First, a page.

Monsey Memories: The Rebbetzin on Homestead Lane
A City-Boy’s Journey to the Countryside in Monsey
It stood at the top of a hill, at the peak of Homestead Lane, which winds its way up from Main Street, and slopes down to Saddle River Road. It was an old brown house, with mint-green trimming—and on the deck around the back we would see our matriarch, the Rebbetzin, engrossed in davening for hours.
Everywhere in her old, thick, worn, siddur were lists of names, those in need of salvation—in health or otherwise. The Rebbetzin never forgot about them—just as she remembered the needy of old Monsey, to whom she would send food packages with her young messengers.
She was Rebbetzin Faigel Genauer, born and raised in Williamsburg of the Depression era, when food was scarce, and her father, the legendary Reb Nissen Pilchick would lose his job every week on account of his refusal to work on Shabbos.
But his spirit of tenacity was imbued in his children—every one of whom grew to establish staunchly proud chassidishe families, despite their childhood in New York of the 1920’s.
The fierce emunah gave her the strength to withstand the unfathomable test that she was to face, and surpass with heroism and tenacity.
Faigel insisted on marrying a talmid chochom, which she found in Rav Hirsch Genauer, zt”l, of the legendary Genauer family of Seattle. A first-generation American born into a family of ardent Czortkower chassidim—Hirsch went to learn in the famed Talmud Torah in Kelme, and returned to the United States, where he was among the founding talmidim of Beth Medrash Gavo’ah-Lakewood.
After their marriage, they were among the first kolel families in America—the nucleus of the Lakewood Yeshiva, which was actually founded in White Plains.
But Rav Hirsch’s heart yearned for Eretz Yisroel, and in 1952, they made the unheard-of journey to the holy land. But tragedy struck only a few months later, when he was killed by an Arab gunman, while bent over his gemara at the kitchen table. Hy”d.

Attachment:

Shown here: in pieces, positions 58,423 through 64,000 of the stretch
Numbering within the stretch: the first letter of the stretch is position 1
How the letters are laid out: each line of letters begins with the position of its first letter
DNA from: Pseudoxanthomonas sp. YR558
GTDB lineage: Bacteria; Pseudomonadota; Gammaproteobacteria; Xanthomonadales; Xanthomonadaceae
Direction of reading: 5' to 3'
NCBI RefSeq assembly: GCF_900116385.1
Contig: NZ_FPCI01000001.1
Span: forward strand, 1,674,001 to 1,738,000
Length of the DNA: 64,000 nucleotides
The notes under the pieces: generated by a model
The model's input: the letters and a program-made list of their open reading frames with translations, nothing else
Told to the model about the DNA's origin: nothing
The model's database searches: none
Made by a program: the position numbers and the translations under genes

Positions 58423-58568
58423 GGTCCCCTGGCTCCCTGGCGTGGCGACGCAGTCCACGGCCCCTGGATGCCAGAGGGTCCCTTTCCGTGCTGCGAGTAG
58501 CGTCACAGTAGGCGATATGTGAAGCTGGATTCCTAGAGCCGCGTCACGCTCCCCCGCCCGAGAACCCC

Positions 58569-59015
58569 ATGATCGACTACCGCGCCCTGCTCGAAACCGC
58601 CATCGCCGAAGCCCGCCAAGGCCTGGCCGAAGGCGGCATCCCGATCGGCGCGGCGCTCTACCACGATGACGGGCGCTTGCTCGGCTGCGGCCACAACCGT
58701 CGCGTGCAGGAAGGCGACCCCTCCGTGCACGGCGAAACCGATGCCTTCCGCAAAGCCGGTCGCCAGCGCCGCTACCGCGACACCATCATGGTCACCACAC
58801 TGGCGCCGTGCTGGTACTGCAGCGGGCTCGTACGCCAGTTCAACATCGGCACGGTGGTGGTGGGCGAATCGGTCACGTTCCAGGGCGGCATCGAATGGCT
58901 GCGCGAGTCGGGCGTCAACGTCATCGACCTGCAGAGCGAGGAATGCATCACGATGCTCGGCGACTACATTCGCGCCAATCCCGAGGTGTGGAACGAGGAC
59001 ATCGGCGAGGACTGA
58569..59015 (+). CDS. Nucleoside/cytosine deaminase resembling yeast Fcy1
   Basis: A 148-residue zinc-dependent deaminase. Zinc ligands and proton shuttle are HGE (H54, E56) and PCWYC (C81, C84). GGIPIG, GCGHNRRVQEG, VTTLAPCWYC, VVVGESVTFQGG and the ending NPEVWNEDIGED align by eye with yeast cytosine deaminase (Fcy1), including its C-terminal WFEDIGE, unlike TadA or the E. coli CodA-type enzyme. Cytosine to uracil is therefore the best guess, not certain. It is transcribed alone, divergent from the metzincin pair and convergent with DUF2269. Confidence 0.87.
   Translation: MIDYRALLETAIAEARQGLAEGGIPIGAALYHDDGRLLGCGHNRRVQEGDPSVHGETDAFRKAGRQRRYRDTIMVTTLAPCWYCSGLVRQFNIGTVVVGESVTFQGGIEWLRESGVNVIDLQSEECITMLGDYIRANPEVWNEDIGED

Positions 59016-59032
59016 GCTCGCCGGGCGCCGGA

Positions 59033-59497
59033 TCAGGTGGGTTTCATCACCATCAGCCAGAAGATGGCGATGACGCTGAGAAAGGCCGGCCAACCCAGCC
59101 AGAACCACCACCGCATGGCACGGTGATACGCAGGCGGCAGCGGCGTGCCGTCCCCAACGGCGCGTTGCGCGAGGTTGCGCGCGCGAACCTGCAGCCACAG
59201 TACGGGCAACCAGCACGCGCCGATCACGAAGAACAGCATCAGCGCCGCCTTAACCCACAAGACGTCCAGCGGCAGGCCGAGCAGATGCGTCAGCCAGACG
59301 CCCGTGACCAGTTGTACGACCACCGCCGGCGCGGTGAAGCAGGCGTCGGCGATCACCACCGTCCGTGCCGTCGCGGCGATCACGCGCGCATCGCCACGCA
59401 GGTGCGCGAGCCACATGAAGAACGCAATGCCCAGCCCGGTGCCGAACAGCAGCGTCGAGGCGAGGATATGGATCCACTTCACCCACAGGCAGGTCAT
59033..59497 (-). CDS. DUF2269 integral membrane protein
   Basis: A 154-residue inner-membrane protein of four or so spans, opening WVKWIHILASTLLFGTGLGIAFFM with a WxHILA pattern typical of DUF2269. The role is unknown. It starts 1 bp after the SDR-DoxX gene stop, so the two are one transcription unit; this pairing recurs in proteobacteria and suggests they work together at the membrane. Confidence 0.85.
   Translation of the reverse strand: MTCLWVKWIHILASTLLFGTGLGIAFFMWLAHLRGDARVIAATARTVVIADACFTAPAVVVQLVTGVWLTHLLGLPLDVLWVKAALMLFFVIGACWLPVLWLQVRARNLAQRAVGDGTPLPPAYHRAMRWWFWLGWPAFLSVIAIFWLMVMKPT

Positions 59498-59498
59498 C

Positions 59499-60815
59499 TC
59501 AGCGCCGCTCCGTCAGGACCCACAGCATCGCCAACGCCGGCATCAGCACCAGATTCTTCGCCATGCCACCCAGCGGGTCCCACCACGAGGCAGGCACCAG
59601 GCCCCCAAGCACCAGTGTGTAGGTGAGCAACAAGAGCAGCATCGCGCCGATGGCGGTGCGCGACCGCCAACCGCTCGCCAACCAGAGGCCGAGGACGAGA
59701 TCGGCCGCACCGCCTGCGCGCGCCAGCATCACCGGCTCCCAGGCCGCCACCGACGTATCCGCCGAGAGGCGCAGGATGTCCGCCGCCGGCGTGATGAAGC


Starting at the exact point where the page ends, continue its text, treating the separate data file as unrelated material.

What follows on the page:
In a subsequent letter to her father, she wrote, “Papa. You have taught us that if things don’t work out how want, we must want whatever has worked out!” That became her motto for the next half-century of her life.
She moved back to America with her five orphans, to Monsey of the 1950’s, and proceeded to raise them into remarkable people, each of whom has gone on establish families of ge’onim and talmidei chachomim, marbitzei Torah, and disseminators of Yiddishkeit around the world.
For her city-bred great-grandchildren, that home on 14 Homestead Lane was the place where we experienced raking leaves, and upon entering the house, we would immediately be asked to repeat Mishnayos into her tape recorder. No amount of Torah was too much, and would be rewarded for every Mishnah, and every bracha. The Rebbetzin understood the value of healthy eating before her time, insisting on blanching vegetables but retaining the vitamin-rich peels, and consuming many vitamins.
The Rebbetzin was niftar one decade ago, and 14 Homestead Lane became the site of a monstrous condominium. But for generations of Genauer descendants, and for her scores of admirers, the humble home at the peak of this hill was a symbol of a bygone era, and of triumph over tragedy.